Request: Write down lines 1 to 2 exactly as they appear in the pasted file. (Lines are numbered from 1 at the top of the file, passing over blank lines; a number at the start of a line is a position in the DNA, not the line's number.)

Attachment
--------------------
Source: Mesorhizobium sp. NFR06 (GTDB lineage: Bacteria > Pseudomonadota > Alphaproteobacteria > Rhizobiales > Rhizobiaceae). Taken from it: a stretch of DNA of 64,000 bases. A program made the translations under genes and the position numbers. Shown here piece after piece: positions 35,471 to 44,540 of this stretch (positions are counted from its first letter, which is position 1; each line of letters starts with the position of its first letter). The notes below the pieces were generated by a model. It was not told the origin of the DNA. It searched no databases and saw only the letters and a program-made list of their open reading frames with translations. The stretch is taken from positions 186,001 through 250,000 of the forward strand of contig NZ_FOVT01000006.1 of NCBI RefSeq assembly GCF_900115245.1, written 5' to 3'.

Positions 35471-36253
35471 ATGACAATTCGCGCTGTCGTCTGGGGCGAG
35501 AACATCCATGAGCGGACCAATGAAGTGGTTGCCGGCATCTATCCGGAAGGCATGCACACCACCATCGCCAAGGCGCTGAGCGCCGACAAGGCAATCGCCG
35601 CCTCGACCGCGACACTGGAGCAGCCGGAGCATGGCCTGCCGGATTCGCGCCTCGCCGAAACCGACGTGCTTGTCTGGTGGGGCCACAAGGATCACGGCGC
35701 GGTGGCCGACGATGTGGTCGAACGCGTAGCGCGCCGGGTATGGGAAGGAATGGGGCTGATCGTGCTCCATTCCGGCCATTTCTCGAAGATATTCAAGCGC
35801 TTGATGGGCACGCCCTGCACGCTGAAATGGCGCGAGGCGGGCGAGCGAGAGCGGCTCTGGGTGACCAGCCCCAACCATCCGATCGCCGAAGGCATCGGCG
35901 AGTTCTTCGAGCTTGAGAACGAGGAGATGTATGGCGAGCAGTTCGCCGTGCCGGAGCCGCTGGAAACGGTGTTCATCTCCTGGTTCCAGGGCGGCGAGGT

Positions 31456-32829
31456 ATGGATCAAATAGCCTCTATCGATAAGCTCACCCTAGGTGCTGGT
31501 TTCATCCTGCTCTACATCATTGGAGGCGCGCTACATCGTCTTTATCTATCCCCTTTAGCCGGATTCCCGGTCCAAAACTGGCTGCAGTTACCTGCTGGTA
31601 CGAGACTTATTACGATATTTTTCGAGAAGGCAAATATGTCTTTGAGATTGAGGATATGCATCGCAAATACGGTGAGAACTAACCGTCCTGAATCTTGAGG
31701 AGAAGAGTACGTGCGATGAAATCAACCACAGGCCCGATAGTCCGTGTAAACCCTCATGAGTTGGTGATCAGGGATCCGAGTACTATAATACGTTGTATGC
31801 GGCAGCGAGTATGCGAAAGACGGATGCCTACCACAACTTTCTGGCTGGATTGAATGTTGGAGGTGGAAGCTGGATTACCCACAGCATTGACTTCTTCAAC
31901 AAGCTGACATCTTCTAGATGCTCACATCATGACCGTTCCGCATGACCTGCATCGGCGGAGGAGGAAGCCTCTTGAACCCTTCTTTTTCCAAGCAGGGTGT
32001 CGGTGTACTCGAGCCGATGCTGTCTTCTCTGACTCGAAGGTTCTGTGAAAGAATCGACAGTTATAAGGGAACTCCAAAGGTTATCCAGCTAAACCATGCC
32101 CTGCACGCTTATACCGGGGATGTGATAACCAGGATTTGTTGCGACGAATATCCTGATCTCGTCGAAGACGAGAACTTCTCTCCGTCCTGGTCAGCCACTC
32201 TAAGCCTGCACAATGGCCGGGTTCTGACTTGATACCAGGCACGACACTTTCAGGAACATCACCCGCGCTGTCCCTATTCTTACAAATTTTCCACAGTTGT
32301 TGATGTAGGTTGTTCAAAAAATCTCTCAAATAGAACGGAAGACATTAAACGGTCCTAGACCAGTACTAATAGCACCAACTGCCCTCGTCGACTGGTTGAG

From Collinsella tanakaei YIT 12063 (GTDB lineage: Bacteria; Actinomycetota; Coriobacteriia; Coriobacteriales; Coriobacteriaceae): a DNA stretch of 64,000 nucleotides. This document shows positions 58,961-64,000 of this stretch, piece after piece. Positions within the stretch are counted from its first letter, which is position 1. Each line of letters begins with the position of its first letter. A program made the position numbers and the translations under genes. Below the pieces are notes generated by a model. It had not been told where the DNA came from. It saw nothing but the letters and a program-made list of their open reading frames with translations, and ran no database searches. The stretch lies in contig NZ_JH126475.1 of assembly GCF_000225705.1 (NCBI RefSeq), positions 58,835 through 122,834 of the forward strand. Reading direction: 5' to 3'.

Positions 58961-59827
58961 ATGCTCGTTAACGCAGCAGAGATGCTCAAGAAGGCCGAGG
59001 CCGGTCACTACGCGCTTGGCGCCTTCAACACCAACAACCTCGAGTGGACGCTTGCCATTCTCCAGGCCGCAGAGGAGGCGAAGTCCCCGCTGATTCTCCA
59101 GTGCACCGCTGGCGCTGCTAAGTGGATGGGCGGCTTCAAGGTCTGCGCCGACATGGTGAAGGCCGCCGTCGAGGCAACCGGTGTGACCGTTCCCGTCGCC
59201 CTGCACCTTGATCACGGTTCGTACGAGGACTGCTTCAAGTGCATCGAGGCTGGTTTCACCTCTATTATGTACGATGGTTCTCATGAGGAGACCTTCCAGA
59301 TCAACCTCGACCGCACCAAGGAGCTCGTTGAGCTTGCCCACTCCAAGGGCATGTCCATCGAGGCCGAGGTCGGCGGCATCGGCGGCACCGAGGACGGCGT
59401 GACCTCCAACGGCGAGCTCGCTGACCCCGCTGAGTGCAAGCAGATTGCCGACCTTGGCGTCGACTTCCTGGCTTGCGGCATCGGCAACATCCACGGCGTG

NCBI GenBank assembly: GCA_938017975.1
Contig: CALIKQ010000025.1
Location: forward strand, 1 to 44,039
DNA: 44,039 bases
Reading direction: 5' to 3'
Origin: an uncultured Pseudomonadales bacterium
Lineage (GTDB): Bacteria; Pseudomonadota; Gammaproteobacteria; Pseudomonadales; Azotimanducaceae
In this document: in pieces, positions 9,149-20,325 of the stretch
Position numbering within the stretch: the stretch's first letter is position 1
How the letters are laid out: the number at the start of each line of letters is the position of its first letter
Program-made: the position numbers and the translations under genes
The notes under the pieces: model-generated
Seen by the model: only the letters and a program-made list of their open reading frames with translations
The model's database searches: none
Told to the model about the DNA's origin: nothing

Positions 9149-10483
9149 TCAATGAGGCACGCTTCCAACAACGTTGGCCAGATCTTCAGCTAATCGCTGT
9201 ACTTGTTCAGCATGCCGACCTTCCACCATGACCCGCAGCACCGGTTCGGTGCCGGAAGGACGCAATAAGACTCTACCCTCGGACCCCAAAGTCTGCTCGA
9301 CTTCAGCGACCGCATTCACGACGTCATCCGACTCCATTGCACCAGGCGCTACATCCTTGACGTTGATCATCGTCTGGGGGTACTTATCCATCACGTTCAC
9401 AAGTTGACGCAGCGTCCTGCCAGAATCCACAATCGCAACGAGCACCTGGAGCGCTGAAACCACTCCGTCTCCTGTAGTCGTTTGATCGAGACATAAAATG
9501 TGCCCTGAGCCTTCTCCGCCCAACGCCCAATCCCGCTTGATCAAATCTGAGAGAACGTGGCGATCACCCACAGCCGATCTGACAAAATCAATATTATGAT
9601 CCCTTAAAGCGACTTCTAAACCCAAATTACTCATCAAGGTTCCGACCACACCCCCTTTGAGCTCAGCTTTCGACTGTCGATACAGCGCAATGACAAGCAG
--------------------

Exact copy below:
Source: Mesorhizobium sp. NFR06 (GTDB lineage: Bacteria > Pseudomonadota > Alphaproteobacteria > Rhizobiales > Rhizobiaceae). Taken from it: a stretch of DNA of 64,000 bases. A program made the translations under genes and the position numbers. Shown here piece after piece: positions 35,471 to 44,540 of this stretch (positions are counted from its first letter, which is position 1; each line of letters starts with the position of its first letter). The notes below the pieces were generated by a model. It was not told the origin of the DNA. It searched no databases and saw only the letters and a program-made list of their open reading frames with translations. The stretch is taken from positions 186,001 through 250,000 of the forward strand of contig NZ_FOVT01000006.1 of NCBI RefSeq assembly GCF_900115245.1, written 5' to 3'.

Positions 35471-36253